When Locals Seafood opened for business in the summer of 2010, cofounder Lin Peterson knew it would be beneficial for the company to accept credit cards. But selling seafood at farmers markets and on roadsides in the Raleigh, N.C., area meant a traditional point-of-sale setup wouldn’t be ideal.
While looking for alternatives online, Peterson and his partner, Ryan Speckman, found Square, which makes a free card reader and mobile app that processes credit-card payments on iPhone and Android smartphones and the iPad.
Square is among the more high-profile examples of how mobile-payment technology is creating new opportunities for small businesses. The field is growing rapidly, with big names such as Google getting into the mix.
Introduced in May 2010, Square’s main selling point is that it allows even the smallest of businesses to accept credit cards. Keith Rabois, Square’s chief operating officer, says more than 800,000 card swipers are in use at all types of businesses, ranging from T-shirt vendors to SAT tutors to plumbers.
“If people have to go to the ATM machine they may never come back,” Rabois says, adding that when a business uses Square, “anybody can accept credit cards anywhere. That will grow your business anywhere between 15 and 50 percent, most likely.”
Traditionally, a business that wanted to accept credit-card payments would need to invest in a cash register, as well as pay the ongoing cost of leasing a credit-card terminal. Square eliminates those costs and charges a flat rate of 2.75 percent per transaction. It’s that simplicity that appealed to Peterson.
“With our bank, it was going to be up to $800 to invest in a unit,” he says. “This one is straightforward. We liked the ease of use and the fact that it was mobile, like our business.”
he Square app also includes reporting tools that allow merchants to track sales, including cash payments. Locals Seafood uses Square on iPhone and Android smartphones, and Peterson says he’s interested in using Square’s Register app for the iPad, which enables businesses to track inventory, analyze buying trends, and create virtual storefronts that customers can browse.
Peterson acknowledges that for some customers, seeing their credit cards swiped on a smartphone takes them out of their comfort zone, as does the lack of a paper receipt (merchants can e-mail receipts to customers). But he says the technology has been overwhelmingly positive for the company, and that currently about one-third of Locals Seafood’s revenue comes from credit card transactions.
“People spend more on higher ticket items, because they can put it on their card versus cash,” Peterson says.
In June, Square secured $100 million in a Series C financing led by Kleiner Perkins Caufield & Byers. The company is reportedly valued at more than $1 billion, but it’s not the only game in town. Intuit’s GoPayment mobile card reader includes the ability to integrate with Intuit’s Quickbooks accounting software. VeriFone Systems’ PAYware Mobile and AppNinjas’ Swipe also pair card swipers with smartphones.
Another technology is promising further innovation. Near-field communications, or NFC, allows consumers to tap a smartphone on a specially designed terminal to make a payment. Google Wallet is probably the best-known NFC payment system. Currently available only on the Samsung Nexus S 4G smartphone, it works with Citibank’sMasterCard PayPass and the Google Prepaid Card.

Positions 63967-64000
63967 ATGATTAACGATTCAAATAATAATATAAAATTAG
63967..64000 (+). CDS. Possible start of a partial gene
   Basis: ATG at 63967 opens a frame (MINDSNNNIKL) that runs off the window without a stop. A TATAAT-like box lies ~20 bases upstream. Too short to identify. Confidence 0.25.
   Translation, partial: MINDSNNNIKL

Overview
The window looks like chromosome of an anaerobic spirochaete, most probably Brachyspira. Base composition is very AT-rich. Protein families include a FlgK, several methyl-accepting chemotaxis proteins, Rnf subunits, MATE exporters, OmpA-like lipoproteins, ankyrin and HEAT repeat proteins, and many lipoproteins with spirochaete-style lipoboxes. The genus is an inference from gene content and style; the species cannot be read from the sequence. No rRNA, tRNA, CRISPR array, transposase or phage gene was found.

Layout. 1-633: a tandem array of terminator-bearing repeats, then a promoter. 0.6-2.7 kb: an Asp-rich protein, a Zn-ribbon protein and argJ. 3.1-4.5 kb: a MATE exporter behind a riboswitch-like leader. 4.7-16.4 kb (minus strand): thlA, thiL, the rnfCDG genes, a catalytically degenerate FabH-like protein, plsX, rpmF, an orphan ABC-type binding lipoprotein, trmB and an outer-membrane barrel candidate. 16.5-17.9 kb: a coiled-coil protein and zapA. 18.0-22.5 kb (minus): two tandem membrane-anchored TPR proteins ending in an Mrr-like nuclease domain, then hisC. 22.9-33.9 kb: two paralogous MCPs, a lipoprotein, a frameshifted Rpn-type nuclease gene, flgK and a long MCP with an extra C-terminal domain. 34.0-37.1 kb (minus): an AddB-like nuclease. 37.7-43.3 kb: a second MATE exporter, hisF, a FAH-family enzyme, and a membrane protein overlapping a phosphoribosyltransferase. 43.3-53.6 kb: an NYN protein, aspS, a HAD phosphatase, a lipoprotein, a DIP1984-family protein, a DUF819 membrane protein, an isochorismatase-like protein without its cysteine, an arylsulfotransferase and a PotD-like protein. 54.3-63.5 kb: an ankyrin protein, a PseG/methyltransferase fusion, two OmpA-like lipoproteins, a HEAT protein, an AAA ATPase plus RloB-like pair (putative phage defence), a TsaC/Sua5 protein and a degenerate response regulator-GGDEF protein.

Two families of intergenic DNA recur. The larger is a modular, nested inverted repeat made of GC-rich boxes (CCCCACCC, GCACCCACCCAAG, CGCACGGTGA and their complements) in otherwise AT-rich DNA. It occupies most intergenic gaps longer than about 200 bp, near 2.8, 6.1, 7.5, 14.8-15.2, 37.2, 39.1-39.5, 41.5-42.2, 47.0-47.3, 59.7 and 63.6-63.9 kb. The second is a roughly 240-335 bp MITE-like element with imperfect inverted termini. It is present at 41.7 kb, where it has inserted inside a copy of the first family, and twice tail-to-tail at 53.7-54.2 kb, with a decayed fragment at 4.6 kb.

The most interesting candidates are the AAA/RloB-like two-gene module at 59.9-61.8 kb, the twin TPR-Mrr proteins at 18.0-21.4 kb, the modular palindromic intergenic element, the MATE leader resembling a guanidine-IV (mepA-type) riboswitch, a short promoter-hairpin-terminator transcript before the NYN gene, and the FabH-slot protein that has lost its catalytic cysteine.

eBay’s PayPal is also exploring this space by allowing Android users to make person-to-person mobile payments using NFC technology, a solution that could also appeal to small, local merchants.
Analysts say for most small businesses, however, NFC isn’t ready for prime time, mostly because so few merchants and consumers have access to the technology.
“NFC payment won’t be adopted by the mass market before 2015,” says Sandy Shen, research director at Gartner. “NFC requires users to change payment behavior, relies on the service providers to support the wallet infrastructure, and relies on merchants to invest in POS [point-of-sale] terminals. Small businesses should be clear about how they can benefit from different technologies and not rush to new technologies because everyone is talking about them.”
Charles Golvin, principal analyst at Forrester Research, notes that the hurdle a person-to-person NFC solution such as PayPal Mobile faces is the fee it charges users to make a payment. In the long run, he says, NFC will dominate payments as it becomes more widespread and point-of-sale NFC readers become more affordable for businesses of all sizes. Erply, a maker of retail point-of-sale and inventory management software, recently introduced a $50 card reader for the iPad that also accepts NFC payments.
Golvin adds that the key will be how small businesses use the intelligence behind NFC to generate business.
“You could walk by an NFC-enabled billboard and wave your phone over it, get the promotion delivered, be driven directly to the merchant website to tell you more about what you just expressed an interest in,” Golvin says. “The challenge for the small merchant isn’t so much having the payment acceptance of this technology. It’s going to be much more in the back end, in these intelligence systems that can connect to that reader and say, ‘I recognize you as a loyal customer, here’s something I’d like to offer you.’ ”